Ultimately, this collection aims to not only document the ways in which inclusionary practices can reproduce hierarchies (by now a familiar line of critique); instead, it hopes to use ethnographically attuned, globally salient perspectives to draw attention to the specific runaway worlds produced by diversity work and the concrete means by which communities come to receive, question, or transform its claims. In so doing, this collection dialogues with scholarship dissecting the fraught politics of “decolonizing anthropology” (Harrison 1991; Gupta 2022), and likewise beckons toward the need for producing and enacting relations beyond our contemporary impasse.




Multiculturalism, Marginality, and Refusal

A heritage of ambiguity: The historical substrate of vernacular multiculturalism in Yucatán, Mexico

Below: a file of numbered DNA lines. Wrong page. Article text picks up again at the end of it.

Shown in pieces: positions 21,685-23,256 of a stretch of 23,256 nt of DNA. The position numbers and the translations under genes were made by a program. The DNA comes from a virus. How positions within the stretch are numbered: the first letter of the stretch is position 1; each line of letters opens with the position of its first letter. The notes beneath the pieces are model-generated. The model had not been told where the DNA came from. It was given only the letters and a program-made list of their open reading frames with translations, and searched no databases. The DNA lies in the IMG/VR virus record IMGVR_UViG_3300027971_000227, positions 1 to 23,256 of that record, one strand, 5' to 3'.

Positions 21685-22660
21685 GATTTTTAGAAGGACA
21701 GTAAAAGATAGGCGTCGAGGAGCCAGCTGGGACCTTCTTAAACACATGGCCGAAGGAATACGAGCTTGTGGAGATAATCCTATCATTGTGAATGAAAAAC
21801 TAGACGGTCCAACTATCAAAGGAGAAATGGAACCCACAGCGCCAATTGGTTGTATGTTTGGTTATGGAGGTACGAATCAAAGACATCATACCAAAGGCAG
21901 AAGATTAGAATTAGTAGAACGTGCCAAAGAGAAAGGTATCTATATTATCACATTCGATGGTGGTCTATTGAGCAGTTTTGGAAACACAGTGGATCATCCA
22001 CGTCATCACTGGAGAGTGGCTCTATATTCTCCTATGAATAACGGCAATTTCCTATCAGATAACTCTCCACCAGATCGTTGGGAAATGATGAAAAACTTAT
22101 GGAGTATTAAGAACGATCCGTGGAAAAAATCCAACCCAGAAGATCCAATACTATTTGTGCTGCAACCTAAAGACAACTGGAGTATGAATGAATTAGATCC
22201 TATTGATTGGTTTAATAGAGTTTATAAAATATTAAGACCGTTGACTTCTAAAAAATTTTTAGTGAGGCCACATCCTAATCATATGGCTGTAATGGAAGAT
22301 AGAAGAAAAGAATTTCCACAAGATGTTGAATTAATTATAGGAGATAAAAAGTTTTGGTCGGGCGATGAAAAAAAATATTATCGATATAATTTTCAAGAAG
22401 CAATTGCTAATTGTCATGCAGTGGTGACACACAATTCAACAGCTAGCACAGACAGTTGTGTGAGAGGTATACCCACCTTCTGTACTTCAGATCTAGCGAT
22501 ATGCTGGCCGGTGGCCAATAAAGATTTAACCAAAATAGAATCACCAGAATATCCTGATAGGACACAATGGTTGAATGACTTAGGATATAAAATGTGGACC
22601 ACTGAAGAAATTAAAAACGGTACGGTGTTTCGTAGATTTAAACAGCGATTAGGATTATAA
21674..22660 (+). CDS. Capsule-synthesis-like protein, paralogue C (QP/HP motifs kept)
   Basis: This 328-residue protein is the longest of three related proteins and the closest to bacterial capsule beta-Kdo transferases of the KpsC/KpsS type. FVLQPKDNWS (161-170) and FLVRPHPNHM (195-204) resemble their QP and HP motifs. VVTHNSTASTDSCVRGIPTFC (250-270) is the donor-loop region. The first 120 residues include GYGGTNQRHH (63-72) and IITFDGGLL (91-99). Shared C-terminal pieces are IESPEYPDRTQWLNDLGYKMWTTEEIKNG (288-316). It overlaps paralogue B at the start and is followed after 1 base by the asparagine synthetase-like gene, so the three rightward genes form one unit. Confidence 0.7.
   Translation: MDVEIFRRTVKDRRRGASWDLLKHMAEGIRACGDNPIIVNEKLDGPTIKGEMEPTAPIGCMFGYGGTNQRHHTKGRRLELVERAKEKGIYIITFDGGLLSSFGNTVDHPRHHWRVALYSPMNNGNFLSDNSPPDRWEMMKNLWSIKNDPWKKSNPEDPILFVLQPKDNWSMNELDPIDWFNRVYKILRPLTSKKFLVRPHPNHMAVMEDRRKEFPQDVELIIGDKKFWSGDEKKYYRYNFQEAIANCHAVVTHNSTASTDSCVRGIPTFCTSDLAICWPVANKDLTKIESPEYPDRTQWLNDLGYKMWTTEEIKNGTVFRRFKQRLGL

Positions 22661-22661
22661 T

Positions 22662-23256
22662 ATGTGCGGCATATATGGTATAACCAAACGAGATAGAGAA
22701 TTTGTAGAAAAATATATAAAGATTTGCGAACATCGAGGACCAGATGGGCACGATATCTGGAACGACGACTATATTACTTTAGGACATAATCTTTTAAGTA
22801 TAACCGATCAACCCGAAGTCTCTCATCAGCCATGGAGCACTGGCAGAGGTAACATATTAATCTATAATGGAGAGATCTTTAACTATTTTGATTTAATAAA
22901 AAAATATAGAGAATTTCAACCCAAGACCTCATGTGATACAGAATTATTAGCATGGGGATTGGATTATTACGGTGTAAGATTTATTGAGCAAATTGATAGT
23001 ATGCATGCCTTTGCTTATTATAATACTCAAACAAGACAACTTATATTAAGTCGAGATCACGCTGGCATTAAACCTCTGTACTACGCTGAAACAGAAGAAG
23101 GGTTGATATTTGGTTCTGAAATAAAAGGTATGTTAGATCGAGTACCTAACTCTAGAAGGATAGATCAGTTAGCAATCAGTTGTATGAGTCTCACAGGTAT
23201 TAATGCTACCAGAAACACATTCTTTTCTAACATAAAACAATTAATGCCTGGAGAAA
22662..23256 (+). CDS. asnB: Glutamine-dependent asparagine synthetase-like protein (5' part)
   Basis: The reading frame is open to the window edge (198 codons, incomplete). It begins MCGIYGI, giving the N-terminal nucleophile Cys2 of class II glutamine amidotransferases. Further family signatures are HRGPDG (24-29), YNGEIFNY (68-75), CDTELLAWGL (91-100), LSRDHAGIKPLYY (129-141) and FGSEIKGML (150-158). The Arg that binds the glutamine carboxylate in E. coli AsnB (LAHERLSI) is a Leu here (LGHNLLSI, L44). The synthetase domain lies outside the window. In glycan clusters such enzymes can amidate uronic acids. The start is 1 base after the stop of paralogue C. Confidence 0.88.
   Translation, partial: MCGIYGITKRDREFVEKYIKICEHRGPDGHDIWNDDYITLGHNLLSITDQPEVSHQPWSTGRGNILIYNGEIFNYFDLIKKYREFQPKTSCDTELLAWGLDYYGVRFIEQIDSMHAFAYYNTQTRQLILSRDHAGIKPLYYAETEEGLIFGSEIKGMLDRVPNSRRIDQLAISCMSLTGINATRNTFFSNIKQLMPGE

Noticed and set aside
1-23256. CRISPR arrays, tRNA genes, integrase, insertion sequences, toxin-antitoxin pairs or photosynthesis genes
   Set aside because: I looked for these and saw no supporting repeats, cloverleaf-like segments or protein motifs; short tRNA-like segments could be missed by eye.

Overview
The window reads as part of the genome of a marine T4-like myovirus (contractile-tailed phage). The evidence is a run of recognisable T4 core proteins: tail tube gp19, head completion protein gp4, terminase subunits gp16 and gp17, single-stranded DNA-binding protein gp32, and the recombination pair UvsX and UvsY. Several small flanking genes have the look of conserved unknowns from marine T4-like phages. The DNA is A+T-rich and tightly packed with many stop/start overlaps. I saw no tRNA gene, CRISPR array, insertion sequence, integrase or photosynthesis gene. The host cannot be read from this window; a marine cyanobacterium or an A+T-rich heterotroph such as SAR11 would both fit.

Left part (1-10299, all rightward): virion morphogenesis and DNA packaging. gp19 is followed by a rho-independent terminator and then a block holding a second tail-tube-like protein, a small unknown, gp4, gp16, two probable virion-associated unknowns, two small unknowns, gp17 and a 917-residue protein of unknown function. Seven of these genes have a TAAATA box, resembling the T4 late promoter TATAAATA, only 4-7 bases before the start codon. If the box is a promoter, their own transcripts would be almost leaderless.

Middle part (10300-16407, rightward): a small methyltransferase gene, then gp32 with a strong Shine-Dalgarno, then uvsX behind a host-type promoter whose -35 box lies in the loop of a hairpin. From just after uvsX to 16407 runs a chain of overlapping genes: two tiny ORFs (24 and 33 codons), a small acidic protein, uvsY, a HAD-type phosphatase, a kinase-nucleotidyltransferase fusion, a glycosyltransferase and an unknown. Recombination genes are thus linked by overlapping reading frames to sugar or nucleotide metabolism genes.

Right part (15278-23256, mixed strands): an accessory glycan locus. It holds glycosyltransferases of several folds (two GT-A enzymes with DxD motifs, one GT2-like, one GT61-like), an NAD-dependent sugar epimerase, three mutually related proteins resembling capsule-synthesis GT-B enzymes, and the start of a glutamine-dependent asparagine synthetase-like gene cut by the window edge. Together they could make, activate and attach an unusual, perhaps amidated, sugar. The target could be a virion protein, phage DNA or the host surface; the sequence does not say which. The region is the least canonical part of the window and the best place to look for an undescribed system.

Immersive invisibility in the settler-colonial city: The conditional inclusion of Palestinians in Tel Aviv


Marginality as a politics of limited entitlements: Street life and the dilemma of inclusion in urban Ethiopia



Humanitarianism, Biodiversity, and the Ethics of Inclusion

Where ethics and politics meet: The violence of humanitarianism in France


Refusal as political practice: Citizenship, sovereignty, and Tibetan refugee status


Representing the “European refugee crisis” in Germany and beyond: Deservingness and difference, life and death


From market to market: Bioprospecting’s idioms of inclusion



Futures of Diversity Work in Academic and Institutional Life

Professional apartheid: The racialization of US law schools after the global economic crisis


Forms of exclusion: Undocumented students navigating financial aid and inclusion in the United States


Gendered disruptions in academic publishing during COVID-19: Uncovering invisible labor at an anthropology journal




Ahmed, Sara. 2012. On Being Included: Racism and Diversity in Institutional Life. Durham: Duke University Press.